Something is stirring beneath the cold, dark earth in Vanishing Point’s rollicking graveyard opera, brought to life by director Matthew Lenton in an epic co-production with the Citizens Theatre in association with Dundee Rep. There are bodies asleep in coffins piled on top of each other as Elicia Daly’s narrator wanders into the light, before Biff Smith and his pasty-faced street corner cabaret band strike up the first of a string of chansons that soundtrack a night of the undead. Above them, mourners pay assorted respects to their loved ones. Higher still, drunken angels keep their own council, enjoying the fruits of their out of touch immortality.
What emerges out of designer Kenneth MacLeod’s magnificent funereal set is a series of noisy visual tableaux to accompany the live music inbetween rhymed exchanges between the eccentric members of an accidentally thrown together underground community. With the sixteen-strong ensemble swathed in celestial light and shade conjured up by Simon Wilkinson, this makes for a slow-burning meditation on life, death and the messy bits inbetween, where any chance of resting in peace is unlikely.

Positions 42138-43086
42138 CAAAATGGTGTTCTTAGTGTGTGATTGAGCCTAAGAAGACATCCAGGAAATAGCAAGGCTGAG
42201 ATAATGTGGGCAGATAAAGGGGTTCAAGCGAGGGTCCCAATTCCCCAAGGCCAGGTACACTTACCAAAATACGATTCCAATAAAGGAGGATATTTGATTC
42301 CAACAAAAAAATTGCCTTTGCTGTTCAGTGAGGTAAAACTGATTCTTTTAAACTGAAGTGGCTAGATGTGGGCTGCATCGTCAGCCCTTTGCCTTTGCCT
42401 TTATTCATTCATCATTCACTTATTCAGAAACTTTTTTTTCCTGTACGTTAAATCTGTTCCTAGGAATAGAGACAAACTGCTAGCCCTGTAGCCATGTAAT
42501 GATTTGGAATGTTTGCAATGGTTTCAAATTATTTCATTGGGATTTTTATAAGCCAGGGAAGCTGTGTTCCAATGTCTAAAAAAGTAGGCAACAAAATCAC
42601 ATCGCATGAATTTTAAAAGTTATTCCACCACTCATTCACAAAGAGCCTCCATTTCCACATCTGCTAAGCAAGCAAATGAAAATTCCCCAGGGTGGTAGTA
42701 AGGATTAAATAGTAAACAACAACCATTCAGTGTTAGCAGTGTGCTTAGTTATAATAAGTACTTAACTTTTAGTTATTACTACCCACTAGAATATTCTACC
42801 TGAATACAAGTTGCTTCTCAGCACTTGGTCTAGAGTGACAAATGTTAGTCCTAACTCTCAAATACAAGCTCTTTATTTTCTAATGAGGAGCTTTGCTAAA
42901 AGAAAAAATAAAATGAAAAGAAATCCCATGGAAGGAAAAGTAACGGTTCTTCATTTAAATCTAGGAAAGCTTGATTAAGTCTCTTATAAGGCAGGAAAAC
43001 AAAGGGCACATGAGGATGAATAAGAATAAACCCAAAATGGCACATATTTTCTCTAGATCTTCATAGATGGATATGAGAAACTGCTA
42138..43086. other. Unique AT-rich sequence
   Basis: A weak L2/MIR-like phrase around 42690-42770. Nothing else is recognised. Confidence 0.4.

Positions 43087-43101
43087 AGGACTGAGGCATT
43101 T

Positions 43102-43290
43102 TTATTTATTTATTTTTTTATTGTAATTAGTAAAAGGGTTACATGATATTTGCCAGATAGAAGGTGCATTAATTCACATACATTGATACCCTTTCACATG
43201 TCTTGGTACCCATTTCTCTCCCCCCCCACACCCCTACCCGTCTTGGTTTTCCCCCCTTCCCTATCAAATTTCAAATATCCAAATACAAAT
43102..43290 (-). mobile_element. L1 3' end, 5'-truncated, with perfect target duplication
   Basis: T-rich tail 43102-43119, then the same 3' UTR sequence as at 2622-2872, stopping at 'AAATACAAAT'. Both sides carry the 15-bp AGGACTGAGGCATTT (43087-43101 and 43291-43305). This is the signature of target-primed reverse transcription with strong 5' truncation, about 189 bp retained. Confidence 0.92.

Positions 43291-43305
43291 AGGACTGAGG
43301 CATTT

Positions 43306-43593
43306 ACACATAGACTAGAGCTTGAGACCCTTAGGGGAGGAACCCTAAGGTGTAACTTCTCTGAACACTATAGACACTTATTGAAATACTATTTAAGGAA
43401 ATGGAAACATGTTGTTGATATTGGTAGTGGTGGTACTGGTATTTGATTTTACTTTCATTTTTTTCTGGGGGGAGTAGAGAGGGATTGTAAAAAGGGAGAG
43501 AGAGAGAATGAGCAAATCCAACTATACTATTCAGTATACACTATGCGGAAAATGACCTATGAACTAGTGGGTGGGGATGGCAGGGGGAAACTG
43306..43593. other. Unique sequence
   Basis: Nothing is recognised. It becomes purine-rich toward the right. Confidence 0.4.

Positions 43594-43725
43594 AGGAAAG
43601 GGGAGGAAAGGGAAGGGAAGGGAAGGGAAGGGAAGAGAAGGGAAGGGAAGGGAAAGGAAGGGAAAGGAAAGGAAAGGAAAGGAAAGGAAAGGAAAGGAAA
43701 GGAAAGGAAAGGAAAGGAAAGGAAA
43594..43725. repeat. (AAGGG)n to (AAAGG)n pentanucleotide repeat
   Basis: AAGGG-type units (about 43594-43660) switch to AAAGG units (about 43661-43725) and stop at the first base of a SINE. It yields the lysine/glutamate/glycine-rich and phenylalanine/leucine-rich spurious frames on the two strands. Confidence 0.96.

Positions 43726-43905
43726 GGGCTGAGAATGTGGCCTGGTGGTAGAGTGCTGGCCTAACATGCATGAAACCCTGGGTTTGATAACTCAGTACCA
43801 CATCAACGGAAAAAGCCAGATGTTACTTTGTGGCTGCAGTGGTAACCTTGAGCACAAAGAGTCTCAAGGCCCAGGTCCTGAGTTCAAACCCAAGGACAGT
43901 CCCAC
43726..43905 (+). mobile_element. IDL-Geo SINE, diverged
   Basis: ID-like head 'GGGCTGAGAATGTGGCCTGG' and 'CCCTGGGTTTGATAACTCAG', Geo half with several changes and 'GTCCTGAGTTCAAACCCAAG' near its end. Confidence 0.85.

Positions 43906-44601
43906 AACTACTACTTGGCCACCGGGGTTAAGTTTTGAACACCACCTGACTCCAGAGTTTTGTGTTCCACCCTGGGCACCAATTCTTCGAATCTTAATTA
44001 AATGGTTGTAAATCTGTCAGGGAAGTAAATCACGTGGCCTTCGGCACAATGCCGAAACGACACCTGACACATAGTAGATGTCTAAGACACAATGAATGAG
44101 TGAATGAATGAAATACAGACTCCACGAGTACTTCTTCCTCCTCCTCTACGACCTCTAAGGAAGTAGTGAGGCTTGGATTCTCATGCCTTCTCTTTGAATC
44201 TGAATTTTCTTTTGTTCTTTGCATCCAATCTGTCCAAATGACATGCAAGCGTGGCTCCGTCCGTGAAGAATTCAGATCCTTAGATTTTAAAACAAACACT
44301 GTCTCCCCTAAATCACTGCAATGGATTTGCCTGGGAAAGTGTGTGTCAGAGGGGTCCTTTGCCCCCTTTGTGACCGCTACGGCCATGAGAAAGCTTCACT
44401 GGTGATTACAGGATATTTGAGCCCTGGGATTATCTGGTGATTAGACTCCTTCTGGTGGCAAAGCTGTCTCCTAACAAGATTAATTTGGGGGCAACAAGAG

As with much of Vanishing Point’s previous work, there is plenty to reflect on here about loss and grieving. This lends a poignancy to things, especially as related in Daly’s magnificently quasi-Dickensian delivery. This time out, however, there is a kind of bittersweet acceptance and a playful levity pulsing things. So while there are ghosts haunting them all, from Malcolm Cumming’s Young John and Peter Kelly’s Old Peter who mourns him, the peace they crave is enlivened by a song and dance routine to brighten up their sorry state of affairs.
It takes the young, embodied here in the spirit of Olivia Barrowclough’s Little Annie, to fight the collective inertia which binds them. From here, they rise up against those on high and storm Heaven’s gates, as each and everyone sings out for the great refusal, and for the joy of life itself.
The Herald, February 27th 2019